I wonder what “strong encouragement” (from the n.s.s.) has been given to British shipbuilding to bid for the solid support ships, other than ZERO, because in spite of their lies they literally CANNOT WAIT to give the order to a foreign country like they do EVERY SINGLE TIME IN EVERY SINGLE FIELD.

      • Your view is extreme, but correct in my view. Short term profit taking takes precendence over longterm investment in relatinships, skills and dare I say it self respect. The contrast with France say could not be greater. By systematically investing in skills development and acquisition they now control Airbus, MBDA, Eurocopter, DCNS, Dassault, the UK water industry and Hinckley Point. Westland and Marconi are is Leonardo.
        The UK has fabulous engineering skills but is continually let down by what is frankly a greedy and selfish establishment culture.

        • Maybe that is one positive about Corbyn, I read he’s keen on rebuilding heavy industry and taking back control of critical infrastructure, something, gulp, I actually agree with.

          • Well, yes and no. Problem is as I read him, Corbyn is a recidivist socialist. He preaches the many not the few, but this is still a divisive view of society, Us versus Them. It is this conflict paradigm which is killing us. Well actually we are killing ourselves. The French government does not go to war with Dassault or DCNS. There is a relarionship of mutual trust which is not abused. Contrast that with the relationship berween the MOD and BAE.

    • barry – The mentality in the Civil Service is straight line Price comparison. Its the easy and risk aversion option. They look at ‘Price 1’ compare it to ‘Price 2’ and take the lowest. What they should be doing and what every private sector business does is look at a Cost comparison.

      I have no doubt bored people with this before but the simple fact is that every penny spent in a UK owned shipyard / train factory / wherever will get recycled back into the larger economy one way or another. Nett ‘cost’ to the UK is therefore nill while any taxpayer money spent in Korea stays there. Even just taking the 40%+ of labour costs alone that directly generates taxes and maintains local economies makes the straight line ‘Price’ comparison just wrong.

      If they removed the Labour content cost, or even the tax revenues produced, off any UK shipbuilder price then UK shipbuilders could compete. They seem to know the price of everything and the cost of nothing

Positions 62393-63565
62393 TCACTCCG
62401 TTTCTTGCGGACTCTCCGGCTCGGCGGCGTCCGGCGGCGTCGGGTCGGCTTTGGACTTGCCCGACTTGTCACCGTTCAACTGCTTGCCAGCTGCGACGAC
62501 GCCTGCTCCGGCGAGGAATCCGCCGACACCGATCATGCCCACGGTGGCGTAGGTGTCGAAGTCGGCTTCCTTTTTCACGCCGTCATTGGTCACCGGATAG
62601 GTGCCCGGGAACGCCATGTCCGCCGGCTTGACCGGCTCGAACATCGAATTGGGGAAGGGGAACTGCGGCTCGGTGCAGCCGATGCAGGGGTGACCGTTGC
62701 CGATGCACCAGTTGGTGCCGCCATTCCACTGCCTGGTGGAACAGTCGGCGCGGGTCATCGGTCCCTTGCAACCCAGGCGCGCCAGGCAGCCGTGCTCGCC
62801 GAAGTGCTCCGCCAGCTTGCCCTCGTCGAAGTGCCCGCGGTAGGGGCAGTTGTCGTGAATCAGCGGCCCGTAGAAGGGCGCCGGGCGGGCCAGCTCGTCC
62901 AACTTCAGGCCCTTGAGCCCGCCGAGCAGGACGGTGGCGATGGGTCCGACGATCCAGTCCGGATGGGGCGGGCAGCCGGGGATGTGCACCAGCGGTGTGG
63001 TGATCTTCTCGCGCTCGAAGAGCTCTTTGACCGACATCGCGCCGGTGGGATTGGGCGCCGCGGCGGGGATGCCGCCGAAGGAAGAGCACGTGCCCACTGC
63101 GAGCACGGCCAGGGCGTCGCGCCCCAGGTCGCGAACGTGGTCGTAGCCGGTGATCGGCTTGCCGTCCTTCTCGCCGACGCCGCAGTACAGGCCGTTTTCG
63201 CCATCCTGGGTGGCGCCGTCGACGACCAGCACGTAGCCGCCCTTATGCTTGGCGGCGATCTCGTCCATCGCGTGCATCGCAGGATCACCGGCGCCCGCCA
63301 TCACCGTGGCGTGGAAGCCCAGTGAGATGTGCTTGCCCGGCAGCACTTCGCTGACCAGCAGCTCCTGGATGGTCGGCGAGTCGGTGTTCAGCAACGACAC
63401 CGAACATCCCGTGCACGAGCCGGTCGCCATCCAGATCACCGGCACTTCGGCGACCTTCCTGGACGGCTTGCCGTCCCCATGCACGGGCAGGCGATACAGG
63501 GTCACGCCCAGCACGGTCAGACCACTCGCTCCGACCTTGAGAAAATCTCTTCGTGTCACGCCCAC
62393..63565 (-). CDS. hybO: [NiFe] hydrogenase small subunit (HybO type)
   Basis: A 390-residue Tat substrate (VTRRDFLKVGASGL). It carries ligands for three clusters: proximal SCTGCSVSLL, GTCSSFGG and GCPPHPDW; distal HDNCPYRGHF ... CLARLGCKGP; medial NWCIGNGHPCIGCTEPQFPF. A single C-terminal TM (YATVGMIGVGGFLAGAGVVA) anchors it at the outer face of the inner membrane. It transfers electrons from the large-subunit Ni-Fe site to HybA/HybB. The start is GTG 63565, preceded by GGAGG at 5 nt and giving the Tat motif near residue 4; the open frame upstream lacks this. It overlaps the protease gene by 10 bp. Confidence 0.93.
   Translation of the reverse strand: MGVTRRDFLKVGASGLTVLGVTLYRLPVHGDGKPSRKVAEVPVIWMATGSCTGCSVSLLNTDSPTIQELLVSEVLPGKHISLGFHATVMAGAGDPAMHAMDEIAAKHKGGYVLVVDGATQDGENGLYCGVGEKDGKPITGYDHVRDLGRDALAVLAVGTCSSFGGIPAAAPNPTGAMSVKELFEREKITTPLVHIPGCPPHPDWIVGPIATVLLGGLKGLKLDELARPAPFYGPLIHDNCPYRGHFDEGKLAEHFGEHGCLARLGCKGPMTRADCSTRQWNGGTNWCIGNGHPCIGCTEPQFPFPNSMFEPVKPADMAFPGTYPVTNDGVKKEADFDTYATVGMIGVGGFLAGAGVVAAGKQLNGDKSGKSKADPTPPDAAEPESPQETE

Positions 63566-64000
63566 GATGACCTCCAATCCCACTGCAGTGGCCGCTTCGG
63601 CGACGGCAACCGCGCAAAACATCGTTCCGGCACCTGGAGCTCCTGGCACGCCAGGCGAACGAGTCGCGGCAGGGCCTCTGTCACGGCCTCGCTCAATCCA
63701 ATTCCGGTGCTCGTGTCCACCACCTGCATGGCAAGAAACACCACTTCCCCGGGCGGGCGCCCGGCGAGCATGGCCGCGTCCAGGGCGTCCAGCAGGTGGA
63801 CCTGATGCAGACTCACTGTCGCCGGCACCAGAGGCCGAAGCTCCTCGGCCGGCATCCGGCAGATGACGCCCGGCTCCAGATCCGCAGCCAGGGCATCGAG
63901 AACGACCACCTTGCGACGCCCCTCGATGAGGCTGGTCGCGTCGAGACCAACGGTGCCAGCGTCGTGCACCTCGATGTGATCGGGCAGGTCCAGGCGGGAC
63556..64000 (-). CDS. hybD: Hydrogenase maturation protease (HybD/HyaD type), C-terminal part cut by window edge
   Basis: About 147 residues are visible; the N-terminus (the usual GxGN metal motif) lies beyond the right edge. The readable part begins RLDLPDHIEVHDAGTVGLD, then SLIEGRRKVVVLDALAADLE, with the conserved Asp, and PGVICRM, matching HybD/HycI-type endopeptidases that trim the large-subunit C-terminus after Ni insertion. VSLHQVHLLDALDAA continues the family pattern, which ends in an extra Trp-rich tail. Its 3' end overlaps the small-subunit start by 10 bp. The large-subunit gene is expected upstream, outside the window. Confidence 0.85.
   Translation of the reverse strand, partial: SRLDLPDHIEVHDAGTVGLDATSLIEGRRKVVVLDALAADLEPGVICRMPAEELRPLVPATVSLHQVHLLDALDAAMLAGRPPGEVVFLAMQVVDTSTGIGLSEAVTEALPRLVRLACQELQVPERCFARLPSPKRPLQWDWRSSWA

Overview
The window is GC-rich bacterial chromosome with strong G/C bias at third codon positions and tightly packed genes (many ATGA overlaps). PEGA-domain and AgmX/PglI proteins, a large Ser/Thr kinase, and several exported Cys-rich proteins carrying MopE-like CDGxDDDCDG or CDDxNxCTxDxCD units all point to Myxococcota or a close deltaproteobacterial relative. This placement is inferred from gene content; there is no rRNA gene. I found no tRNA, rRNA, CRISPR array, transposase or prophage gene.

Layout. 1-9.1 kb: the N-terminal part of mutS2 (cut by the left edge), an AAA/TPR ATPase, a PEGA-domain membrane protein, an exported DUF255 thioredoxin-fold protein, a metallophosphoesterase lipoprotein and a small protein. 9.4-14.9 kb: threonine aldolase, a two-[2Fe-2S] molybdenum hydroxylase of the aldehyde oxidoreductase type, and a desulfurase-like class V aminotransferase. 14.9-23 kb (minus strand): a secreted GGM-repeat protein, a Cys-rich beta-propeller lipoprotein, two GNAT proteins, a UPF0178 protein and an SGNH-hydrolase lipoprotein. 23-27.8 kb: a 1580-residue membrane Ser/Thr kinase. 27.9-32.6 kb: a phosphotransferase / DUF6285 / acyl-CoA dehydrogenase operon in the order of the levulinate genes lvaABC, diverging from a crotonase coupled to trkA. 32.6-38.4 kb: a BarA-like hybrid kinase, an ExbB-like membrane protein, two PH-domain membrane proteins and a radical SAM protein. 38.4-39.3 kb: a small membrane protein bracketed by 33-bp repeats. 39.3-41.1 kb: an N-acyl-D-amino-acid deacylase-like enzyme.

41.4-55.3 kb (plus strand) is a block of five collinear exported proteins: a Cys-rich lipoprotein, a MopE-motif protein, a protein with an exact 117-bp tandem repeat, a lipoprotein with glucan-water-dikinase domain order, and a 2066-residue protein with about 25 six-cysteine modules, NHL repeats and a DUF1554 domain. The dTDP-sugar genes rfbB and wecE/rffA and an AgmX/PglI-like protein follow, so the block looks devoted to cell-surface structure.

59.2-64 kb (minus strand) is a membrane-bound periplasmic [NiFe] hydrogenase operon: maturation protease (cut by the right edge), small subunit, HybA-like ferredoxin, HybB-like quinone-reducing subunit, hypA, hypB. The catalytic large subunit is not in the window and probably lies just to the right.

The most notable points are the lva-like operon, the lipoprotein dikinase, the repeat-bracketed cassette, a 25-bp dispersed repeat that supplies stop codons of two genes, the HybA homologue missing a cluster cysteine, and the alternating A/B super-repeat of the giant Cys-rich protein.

4. Saw this today in Portsmouth, great looking ship. With so few escorts these should be fitted with sea ceptor for extra protection or at the very least store some manpads on them

  5. Good news
    Frank is right. They are supposed to have 2x phalanx and a couple of ds30 guns.
    not sure if actually fitted with weapons yet or another example of “fitted for but not with”
    agree with the lack of escorts sea ceptor artisan radar and a small combat information centre is needed on these vessels. They are easily large enough (like our QE carriers) to fit seaceptor

    • Mr Bell.

      While I agree with much that you say I always try to introduce a little realism into things.

      There is no chance these will get Sea Ceptor or Artisan radars! We have a funding issue remember.

      The original plans for the Fort class had VLS Seawolf included but never realised and that was in the Cold War. No chance now.

      I’m content if they get CIWS to go with the usual light guns.

      • Thats new to me
        I joined the Fort Grange in the builders yard at Greenock and went through all the builders trails (where incidently we had to go back into dry dock to get all the cracks sorted)
        Anyway i digress. I spent the next two years on her going to the Far East and what have you and i never heard any mention whatsoever about Seawolf
        The only time i ever saw Seawolf was when we replenished them to our ships at sea

        • Sorry Barry the Fort II class of ships, Fort Victoria and Fort George. There were going to be 6 once.

          Not the other Forts Grange and Austin.

          All planned to have 32 Cell VLS.

  6. Story I’ve heard is that they get fitted with CIWS, and the RN crew to operate them, if going to a high risk region such as the Persian Gulf, but not for low risk environments. While this seems a sensible use of resources, and assists in promoting the useful non-military status, it leaves the ships exposed if trouble flares up quickly.

  7. They might be RFA but they are 2nd in size only to the carrier’s and a core asset that should have proper protection plenty of room, with the limited vessels we have “distributed lethality” should be priority. How with the budget we have is the navy so under armed? 2k ton opv with a single crap gun! If the Russians can mount cruise missiles on a 900 ton dinghy we can do better surely?

  8. it seems the navy shares its phalanx between the vessels and only fits when needed. I am curious how many units we have and in the event of another navy style war, would we have enough units to cover any task force.

    • 20 something recalling an article I read in Desider.

      They bought a load when the T42’s were found to be seriously under armed ( nothing changes ) and fitted them with 2 x Phalanx.

      The newer batch 3 T22’s, carriers, Albions got Goalkeeper instead.